The first batch of new Big Birmingham Bikes have been handed out to eager commuters as part of a £24 million scheme to get the city cycling.
A total of 40 bikes were handed over to their new owners in Victoria Square – the start of a 5,000 bike giveaway under the council’s Birmingham Cycle Revolution scheme.
A GPS satellite tracker, fitted inside the bike’s frame, is not only an anti-theft device but will allow the organisers to monitor use of the bikes.
By the end of the project they will be able to see instantly how many extra cycle miles the scheme has generated.
Among the first to pick up his distinctive orange Raleigh bike was DJ and hotel worker Wantousy Remy. He said the bike would cut time from his regular commute between Moseley and the city centre.
“By bus it takes 25 to 30 minutes, on a bike about 15 minutes,” he said. “Getting there by bike will be much easier and I won’t be stuck in traffic. This is a great scheme.”
About 3,000 bikes are being given to people who applied last year. The scheme is aimed at those who would find the cost of buying a bike prohibitive and applicants had complete a ‘bikeability’ and cycle maintenance courses.
They were selected from a draw and had to agree to use the bike for a significant journey at least once a week for six months. It is hoped that as well as cutting road congestion the scheme will improve the health of those who take part. Further bikes are being issued to leisure centres dotted around the city for hire schemes.
The giveaway was one of a range of events taking place throughout the city for National Bike Week including an exhibition in Victoria Square.
Council cabinet member for sustainability Lisa Trickett applauded the Big Birmingham Bikes scheme and said the event showed that the first 40 budding cyclists were from all backgrounds – men and women and a range of ethnic groups.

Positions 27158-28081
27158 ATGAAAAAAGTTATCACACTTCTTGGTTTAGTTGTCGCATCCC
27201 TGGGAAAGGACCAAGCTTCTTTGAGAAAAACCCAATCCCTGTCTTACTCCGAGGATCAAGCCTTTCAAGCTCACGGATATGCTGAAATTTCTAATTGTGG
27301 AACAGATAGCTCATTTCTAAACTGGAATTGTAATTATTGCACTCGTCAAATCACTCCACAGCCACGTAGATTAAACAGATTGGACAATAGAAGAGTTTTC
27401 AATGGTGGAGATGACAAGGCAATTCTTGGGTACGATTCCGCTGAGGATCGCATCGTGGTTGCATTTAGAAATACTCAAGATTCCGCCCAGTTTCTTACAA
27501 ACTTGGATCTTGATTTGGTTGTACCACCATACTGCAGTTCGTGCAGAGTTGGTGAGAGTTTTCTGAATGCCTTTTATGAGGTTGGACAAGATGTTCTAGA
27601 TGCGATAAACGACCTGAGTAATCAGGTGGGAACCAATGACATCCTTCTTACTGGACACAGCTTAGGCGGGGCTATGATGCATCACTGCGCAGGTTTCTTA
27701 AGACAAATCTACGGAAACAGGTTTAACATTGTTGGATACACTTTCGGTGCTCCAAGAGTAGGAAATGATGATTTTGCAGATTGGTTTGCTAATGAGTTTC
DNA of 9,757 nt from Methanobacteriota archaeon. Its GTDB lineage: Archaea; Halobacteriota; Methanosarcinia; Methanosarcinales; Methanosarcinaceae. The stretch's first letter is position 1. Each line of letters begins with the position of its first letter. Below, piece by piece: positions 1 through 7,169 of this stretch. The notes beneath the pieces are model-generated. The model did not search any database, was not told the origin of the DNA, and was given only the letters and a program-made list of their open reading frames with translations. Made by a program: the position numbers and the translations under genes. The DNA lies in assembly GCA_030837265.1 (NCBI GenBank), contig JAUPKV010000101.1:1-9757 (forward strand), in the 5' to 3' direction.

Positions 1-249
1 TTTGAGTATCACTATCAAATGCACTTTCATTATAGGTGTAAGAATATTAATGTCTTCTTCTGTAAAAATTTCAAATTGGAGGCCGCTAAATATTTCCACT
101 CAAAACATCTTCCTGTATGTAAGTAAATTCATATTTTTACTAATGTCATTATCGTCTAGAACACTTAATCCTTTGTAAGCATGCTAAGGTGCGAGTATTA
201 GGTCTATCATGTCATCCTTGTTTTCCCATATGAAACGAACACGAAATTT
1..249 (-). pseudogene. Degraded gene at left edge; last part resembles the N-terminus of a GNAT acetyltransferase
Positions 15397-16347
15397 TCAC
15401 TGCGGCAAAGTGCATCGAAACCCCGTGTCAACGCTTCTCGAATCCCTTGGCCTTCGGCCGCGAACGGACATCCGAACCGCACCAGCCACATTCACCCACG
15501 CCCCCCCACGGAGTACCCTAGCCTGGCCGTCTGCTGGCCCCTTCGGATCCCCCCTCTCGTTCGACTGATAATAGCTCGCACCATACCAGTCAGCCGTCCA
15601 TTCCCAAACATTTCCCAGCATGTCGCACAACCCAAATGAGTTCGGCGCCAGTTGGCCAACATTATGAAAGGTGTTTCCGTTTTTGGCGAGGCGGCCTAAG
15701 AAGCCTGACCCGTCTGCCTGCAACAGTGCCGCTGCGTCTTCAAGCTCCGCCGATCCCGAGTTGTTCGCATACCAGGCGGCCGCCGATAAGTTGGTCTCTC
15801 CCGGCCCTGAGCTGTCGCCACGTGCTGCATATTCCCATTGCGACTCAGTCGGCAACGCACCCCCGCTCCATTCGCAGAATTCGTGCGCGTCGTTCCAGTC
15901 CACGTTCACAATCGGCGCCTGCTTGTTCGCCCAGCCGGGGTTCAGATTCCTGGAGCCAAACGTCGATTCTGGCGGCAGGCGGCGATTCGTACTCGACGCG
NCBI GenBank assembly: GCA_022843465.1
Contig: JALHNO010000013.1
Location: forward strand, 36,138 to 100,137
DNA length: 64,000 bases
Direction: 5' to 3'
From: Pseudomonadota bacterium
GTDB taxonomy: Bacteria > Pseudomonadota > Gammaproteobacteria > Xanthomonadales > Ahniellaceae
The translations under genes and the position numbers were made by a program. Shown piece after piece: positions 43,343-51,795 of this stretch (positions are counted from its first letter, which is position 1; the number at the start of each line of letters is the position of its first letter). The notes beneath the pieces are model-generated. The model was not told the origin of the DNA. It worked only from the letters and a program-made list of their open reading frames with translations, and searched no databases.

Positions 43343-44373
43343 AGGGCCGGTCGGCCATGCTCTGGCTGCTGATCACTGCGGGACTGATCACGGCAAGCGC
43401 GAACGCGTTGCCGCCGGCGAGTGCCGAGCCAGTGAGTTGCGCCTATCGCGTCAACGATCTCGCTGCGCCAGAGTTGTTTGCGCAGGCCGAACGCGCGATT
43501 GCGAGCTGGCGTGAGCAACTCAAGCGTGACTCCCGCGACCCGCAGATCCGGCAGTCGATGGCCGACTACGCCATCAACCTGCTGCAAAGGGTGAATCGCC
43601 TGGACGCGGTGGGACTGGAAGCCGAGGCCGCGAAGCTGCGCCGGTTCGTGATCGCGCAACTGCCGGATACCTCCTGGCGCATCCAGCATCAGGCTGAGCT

She said: “It’s wonderful to see the enthusiasm here today. This is all part of our Birmingham Cycle Revolution programme to get the city cycling. These kinds of activities help to encourage cycling in all forms from leisure rides to commuting and cycling for fitness.
“We are especially keen to encourage those people on shorter journeys to use a bike instead of their car.”
She added that they are also improving cycle routes alongside canals, creating new and improved links and across parks and green spaces and also improving cycling facilities on major routes around the city.
There is also investment in training courses for people and schemes aimed at children in the pipeline.
The £24 million Birmingham Cycle Revolution scheme has been backed with Department for Transport funding and, as well as the free bike initiative, it will see cycle routes and cycle lanes improved or introduced to encourage more commuting by bike – including the upgrading of canal towpaths.
Organisers also hope that by encouraging more people to cycle they will have a positive impact on the health of the city – by reducing obesity rates and cutting car pollution.
Last month, a rush hour experiment found that cycling from the city centre to Cannon Hill Park at 5pm took 18 minutes compared to 30 minutes by car. A bus took 45 minutes.